NEW YORK—As righthander Jenrry Mejia completes another circuitous season, his path once more winds toward the big leagues. But if he pitches for the Mets this season, he'll do so in a different role than the one set out for him just two months ago.
Big league manager Terry Collins indicated that Mejia likely would receive at least one start during September, though the organization still has not decided on the best long-term role for the 22-year-old.
Mejia would seem to profile ideally as a reliever, but his best results have come as a starter.
The puzzle will be revisited next spring. For now, the organization can take comfort in Mejia's bounceback season after he had Tommy John surgery in 2011.
Mejia began his season on May 30 in the Triple-A Buffalo rotation. New York then shifted him to the bullpen in mid-June in an unsuccessful attempt to ready his electric arm for use in the big leagues.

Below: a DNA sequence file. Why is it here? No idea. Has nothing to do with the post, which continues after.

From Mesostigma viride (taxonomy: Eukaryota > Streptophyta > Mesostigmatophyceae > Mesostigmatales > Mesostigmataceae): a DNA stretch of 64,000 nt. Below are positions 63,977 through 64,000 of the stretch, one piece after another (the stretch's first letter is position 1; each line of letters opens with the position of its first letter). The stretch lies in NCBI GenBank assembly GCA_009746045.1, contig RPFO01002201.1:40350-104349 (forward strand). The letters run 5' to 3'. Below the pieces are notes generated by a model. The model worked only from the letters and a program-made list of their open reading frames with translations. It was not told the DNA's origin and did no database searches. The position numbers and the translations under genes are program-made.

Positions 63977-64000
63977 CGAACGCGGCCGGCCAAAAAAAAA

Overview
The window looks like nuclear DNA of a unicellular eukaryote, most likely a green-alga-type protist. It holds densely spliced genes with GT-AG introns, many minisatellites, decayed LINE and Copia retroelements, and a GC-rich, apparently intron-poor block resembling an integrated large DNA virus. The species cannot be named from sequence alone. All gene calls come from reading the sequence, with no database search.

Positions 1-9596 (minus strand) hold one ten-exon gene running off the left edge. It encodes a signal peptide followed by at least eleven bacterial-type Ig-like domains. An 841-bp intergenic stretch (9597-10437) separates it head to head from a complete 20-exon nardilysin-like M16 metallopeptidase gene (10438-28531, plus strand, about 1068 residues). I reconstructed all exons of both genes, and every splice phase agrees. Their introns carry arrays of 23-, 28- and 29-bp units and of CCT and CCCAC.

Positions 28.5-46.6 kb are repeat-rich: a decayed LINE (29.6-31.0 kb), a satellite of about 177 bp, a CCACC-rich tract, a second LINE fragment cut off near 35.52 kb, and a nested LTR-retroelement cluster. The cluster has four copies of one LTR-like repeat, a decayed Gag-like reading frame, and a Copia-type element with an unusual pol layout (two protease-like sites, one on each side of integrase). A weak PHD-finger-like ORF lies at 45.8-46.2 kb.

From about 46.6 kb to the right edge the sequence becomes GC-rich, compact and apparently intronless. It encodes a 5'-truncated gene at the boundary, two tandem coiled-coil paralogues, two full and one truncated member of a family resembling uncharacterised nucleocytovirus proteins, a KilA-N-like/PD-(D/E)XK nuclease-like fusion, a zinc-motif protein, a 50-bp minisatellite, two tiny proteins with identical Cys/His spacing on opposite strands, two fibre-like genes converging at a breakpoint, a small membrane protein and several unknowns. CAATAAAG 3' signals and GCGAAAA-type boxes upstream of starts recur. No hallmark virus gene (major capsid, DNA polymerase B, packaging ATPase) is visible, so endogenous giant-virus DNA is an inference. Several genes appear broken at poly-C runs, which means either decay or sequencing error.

Mejia, who signed out of the Dominican Republic in 2007, rejoined the Buffalo rotation at the end of July after running up a 5.48 ERA and 1.69 WHIP in 16 relief appearances. He struggled to command his cut fastball, leaving him vulnerable to lefthanders.
"When they moved me (to the bullpen), I didn't feel too comfortable," Mejia said, "because sometimes I'd be tight or something like that."
When the Mets faded from playoff contention in July, they elected to move Mejia back to the rotation. Through eight starts with the Bisons, he was 2-1, 1.12 with a 1.09 WHIP in 40 innings.
"The main thing was, let's get him some mound time," minor league field coordinator Dick Scott said. "Let's let him work on stuff he needs to work on, and build up arm strength."
Scott said there was a good chance Mejia pitches in winter ball to get more work.
• The Mets invited 16-year-old Dominican shortstop Amed Rosario to take batting practice at Citi Field on Aug. 20. New York signed him for $1.75 million, the highest sum paid to an international amateur in franchise history.
• The Mets were strongly considering calling up lefty reliever C.J. Nitkowski in September. The 39-year-old last pitched in the majors in 2005, and he spent all of 2007-10 in Japan and Korea.